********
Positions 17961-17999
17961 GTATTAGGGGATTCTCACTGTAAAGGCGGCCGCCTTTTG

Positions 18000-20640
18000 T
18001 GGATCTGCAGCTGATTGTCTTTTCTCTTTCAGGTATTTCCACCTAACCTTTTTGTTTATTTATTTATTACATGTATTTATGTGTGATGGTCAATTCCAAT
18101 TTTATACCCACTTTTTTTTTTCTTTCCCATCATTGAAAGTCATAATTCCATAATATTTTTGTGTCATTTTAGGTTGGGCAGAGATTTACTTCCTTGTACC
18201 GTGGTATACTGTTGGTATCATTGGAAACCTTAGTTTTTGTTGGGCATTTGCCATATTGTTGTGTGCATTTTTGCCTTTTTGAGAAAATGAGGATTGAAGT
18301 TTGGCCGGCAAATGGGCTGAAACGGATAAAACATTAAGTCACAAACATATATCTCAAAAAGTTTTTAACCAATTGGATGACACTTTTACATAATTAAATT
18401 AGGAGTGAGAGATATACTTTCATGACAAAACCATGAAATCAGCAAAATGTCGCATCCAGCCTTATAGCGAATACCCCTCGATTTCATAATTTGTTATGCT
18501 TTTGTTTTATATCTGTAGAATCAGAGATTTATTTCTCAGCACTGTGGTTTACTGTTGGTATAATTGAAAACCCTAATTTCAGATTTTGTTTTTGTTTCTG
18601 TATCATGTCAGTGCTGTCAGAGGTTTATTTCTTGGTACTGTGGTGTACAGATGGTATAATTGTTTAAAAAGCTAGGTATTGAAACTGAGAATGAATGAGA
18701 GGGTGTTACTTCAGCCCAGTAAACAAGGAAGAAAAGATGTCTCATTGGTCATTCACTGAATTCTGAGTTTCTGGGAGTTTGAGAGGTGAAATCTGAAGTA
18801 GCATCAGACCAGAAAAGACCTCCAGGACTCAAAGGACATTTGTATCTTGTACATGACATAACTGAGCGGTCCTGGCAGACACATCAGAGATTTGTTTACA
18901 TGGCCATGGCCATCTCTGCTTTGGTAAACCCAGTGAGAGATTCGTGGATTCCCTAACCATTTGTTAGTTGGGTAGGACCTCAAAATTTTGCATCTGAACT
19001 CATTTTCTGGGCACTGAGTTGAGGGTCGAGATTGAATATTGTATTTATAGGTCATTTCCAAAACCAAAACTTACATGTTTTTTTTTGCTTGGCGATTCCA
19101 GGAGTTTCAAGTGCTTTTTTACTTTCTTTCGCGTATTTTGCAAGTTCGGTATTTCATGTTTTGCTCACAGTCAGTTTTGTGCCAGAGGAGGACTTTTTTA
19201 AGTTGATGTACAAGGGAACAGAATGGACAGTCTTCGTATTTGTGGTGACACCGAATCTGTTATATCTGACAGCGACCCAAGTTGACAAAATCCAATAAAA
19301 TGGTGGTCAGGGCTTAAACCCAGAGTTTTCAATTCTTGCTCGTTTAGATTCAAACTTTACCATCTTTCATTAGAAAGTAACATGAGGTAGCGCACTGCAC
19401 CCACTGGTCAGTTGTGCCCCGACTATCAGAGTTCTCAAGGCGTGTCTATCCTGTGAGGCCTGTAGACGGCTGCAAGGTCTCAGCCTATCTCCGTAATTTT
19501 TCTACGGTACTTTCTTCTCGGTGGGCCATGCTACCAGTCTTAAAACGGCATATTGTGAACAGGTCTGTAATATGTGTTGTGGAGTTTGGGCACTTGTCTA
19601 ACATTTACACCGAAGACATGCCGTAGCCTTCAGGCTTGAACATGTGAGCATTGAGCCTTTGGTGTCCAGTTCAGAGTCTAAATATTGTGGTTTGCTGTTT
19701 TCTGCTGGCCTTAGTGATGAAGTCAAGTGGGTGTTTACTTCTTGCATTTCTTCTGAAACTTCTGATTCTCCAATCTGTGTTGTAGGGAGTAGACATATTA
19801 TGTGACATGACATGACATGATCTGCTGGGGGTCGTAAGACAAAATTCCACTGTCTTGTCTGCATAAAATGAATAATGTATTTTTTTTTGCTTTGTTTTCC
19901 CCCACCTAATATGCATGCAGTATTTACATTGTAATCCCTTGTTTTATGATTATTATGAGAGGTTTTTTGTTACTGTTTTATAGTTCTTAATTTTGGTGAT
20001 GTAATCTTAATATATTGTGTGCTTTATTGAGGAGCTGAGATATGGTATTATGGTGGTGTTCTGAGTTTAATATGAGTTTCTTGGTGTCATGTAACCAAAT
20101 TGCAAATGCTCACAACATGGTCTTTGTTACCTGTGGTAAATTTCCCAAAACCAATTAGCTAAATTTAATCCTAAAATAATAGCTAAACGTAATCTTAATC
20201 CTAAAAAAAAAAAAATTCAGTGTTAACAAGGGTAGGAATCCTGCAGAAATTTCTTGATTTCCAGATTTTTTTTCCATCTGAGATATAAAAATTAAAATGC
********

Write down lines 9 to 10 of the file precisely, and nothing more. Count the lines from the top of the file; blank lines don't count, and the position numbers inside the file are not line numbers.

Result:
18401 AGGAGTGAGAGATATACTTTCATGACAAAACCATGAAATCAGCAAAATGTCGCATCCAGCCTTATAGCGAATACCCCTCGATTTCATAATTTGTTATGCT
18501 TTTGTTTTATATCTGTAGAATCAGAGATTTATTTCTCAGCACTGTGGTTTACTGTTGGTATAATTGAAAACCCTAATTTCAGATTTTGTTTTTGTTTCTG